1. Thank you Wild Detectives for bringing this very cool book to Teri’s attention and now mine. I am going to head to the library to see if this is around. I love both the Ashbery ref and his process that you share in your post– I love learning about how people write. There is no end to Possibility!

    Liked by 3 people

    1. Borkali, I read the library’s copy of this book but I have it on order from The Wild Detectives, along with the other two books we’ll discuss in November and December. I should have bought them there initially but my library habit runs deep. I’ve been planning to send it to you because I thought you’d like it.

      I had the weirdest experience with this book. I had started to read it, but the name of the author had not registered at all, and one day two ModPoers brought up the name of a poet I thought I hadn’t heard of: Ben Lerner. I intended to look him up but it slipped away. And then I picked the book up from my nightstand to continue reading and saw on the cover “Leaving the Atocha Station Ben Lerner.” I laughed out loud. What a world we live in.

      Liked by 3 people

      1. You are so kind ๐Ÿ™‚ I am excited to get to know Ben Lerner’s first novel – when I read your review the name felt familiar and you mention he’s a poet, but it’s even better when we are so immersed in reading and poetry we can’t remember what is on our nightstand. It reminds me of reading The Chicken Chronicles for too long before fully realizing (the) Alice Walker named her chicken Gertrude Stein!

        Liked by 3 people

  2. I don’t have a great explanation but for some reason this post brought me back to A Naked Singularity by Sergio De La Pava – I read it in 2013, gave it away, and haven’t bumped into it again. I read it as part of my first 10 books in 10 weeks reading challenge that someone was hosting– it was that summer reading that inspired me to start this blog. To find the title of this book I actually found my first 10 books in 10 weeks list:

    1) Cloud Atlas, David Mitchell
    2) Irma Voth, Miriam Toews
    3) Poor Folk, Fyodor Dostoyevsky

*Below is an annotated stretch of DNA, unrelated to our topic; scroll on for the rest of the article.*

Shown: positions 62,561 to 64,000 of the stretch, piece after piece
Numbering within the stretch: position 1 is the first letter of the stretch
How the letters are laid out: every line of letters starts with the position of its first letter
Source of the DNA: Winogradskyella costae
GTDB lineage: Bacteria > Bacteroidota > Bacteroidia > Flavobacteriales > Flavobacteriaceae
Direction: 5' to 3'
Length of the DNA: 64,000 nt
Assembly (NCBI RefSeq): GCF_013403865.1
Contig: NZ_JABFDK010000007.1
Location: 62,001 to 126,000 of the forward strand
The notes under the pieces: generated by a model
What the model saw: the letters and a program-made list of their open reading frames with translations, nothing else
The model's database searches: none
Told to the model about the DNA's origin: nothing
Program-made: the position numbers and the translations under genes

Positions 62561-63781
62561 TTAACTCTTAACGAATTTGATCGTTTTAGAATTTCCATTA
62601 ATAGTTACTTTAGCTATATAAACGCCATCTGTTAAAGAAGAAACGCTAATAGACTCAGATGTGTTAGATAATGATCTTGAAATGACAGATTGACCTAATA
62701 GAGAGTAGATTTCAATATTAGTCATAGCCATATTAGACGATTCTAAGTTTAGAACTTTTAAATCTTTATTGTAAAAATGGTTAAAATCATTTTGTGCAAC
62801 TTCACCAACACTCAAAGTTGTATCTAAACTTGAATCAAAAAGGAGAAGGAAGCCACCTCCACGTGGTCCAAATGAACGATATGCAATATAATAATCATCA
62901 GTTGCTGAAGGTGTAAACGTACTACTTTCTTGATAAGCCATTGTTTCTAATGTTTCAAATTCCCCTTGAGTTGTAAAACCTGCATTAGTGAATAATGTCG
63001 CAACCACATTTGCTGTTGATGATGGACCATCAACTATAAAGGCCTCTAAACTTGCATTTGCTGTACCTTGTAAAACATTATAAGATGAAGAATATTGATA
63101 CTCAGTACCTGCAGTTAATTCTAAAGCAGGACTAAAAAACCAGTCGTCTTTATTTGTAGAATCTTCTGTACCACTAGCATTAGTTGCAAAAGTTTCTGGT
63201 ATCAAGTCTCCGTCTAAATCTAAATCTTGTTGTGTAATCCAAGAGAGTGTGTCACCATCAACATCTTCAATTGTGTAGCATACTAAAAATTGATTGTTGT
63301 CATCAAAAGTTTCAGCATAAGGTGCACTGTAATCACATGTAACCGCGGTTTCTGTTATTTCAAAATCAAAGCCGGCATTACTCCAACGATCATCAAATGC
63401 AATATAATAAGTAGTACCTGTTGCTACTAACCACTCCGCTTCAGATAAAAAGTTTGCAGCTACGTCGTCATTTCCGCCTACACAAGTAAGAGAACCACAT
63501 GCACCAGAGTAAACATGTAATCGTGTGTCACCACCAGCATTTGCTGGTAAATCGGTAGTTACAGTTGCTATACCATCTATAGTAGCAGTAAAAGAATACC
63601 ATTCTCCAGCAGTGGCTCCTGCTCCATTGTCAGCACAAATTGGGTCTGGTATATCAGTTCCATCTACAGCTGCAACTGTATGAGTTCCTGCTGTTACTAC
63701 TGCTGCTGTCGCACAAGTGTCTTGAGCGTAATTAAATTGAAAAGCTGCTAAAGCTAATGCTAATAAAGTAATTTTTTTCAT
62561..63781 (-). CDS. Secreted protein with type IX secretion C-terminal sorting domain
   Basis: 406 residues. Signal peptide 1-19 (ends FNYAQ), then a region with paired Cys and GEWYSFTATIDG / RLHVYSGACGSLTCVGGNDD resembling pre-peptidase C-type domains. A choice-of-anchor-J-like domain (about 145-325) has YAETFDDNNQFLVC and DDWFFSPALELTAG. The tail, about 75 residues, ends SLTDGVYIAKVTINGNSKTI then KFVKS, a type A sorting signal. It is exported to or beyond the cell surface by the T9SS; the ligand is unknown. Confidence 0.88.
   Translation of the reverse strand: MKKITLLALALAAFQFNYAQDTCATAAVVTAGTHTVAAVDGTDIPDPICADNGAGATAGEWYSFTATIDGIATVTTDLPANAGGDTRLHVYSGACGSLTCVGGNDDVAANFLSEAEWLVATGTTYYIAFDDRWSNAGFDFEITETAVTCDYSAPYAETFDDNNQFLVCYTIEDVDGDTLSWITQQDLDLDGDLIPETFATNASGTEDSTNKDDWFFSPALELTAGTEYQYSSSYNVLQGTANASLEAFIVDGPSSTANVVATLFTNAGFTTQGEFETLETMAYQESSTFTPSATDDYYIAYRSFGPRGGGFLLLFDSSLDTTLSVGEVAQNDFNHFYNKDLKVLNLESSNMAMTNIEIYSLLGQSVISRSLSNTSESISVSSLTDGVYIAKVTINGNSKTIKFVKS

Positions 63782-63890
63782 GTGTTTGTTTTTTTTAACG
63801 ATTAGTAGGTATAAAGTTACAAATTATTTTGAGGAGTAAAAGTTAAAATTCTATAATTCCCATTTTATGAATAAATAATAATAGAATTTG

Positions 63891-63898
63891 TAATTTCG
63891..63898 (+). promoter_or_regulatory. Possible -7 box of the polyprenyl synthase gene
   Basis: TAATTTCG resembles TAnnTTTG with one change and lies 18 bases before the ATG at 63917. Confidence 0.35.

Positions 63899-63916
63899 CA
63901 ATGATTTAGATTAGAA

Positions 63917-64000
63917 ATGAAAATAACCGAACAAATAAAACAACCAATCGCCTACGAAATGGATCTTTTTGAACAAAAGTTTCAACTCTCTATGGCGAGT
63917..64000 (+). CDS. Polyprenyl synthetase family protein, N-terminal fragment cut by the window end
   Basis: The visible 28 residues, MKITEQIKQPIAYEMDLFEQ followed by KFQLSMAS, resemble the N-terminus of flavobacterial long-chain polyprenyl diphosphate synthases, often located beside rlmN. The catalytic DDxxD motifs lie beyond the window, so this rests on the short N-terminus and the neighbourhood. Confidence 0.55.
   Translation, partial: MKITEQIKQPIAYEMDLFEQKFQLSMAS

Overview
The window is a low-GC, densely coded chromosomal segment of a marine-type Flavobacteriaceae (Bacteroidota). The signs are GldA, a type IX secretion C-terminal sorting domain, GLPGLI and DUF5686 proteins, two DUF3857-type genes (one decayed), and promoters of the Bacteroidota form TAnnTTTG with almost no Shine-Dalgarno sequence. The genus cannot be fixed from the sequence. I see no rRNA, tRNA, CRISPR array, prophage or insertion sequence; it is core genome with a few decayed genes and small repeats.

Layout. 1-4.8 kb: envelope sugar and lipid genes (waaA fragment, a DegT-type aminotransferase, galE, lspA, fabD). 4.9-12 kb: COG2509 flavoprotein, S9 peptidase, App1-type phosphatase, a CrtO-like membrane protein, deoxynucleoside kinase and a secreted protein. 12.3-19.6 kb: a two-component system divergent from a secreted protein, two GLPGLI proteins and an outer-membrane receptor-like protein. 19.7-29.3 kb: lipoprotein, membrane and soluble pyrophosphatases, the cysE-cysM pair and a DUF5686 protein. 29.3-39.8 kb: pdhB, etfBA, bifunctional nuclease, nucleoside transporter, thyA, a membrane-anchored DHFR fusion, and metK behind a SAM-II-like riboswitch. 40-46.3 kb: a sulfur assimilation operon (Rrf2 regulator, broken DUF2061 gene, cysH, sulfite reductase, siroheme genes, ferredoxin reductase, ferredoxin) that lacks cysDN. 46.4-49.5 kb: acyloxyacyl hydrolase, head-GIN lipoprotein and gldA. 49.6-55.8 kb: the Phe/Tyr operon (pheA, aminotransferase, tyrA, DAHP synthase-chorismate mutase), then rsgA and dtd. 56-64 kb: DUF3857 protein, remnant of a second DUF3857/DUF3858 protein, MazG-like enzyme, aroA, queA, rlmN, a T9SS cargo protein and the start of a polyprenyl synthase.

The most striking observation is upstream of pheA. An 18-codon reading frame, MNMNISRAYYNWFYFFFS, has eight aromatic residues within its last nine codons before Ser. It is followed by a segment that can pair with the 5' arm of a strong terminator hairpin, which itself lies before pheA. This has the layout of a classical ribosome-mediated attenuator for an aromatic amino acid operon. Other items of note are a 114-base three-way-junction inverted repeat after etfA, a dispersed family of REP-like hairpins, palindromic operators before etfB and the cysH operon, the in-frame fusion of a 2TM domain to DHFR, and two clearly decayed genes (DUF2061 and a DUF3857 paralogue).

4) A Naked Singularity, Sergio De La Pava
    5) The Dead Emcee Scrolls, Saul Williams
    6) Gasoline, Gregory Corso
    7) Law in a Lawless Land: Diary of a limpieza in Colombia, Michael Taussig
    ย 8)ย Tropic of Capricorn, Henry Miller
    9) In Dubious Battle, John Steinbeck
    10) The Conquest of Happiness, Bertrand Russell

    Random Saturday fun! ๐Ÿ˜€

    Liked by 3 people

    1. Don’t you have the good records! Did you like Cloud Atlas, Borkali? Good to know the genesis of this that I value so much.

      Liked by 2 people

      1. I did enjoy Cloud Atlas — it was far outside my comfort zone, a good friend had told me it was her favorite book, which gave me much motivation to see why ๐Ÿ™‚ Did you like it? I never saw the movie.

        Liked by 1 person

  3. Placed my hold for this at the Woodland Public Library- 2/2 ๐Ÿ™‚ I’m position 16/19 for Humankind: A hopeful story — worth the wait ๐Ÿ˜€


  4. This is a gentle read, Teri – I picked up my copy over the weekend and am cruising through these sumptuous prose. Will be back once I’m all the way through…

    Liked by 1 person

    1. I’m glad the library came through because I haven’t gotten on the stick to get the book in the mail to you. It’s in a box and I’ve made an address label…and I’ve had sender’s block. I have another book in the same status, too: The Weight of Ink. I borrowed it from a docent friend having no thought that a pandemic would keep me from returning it. So my plan is to mail it back to her, plan being the operative word.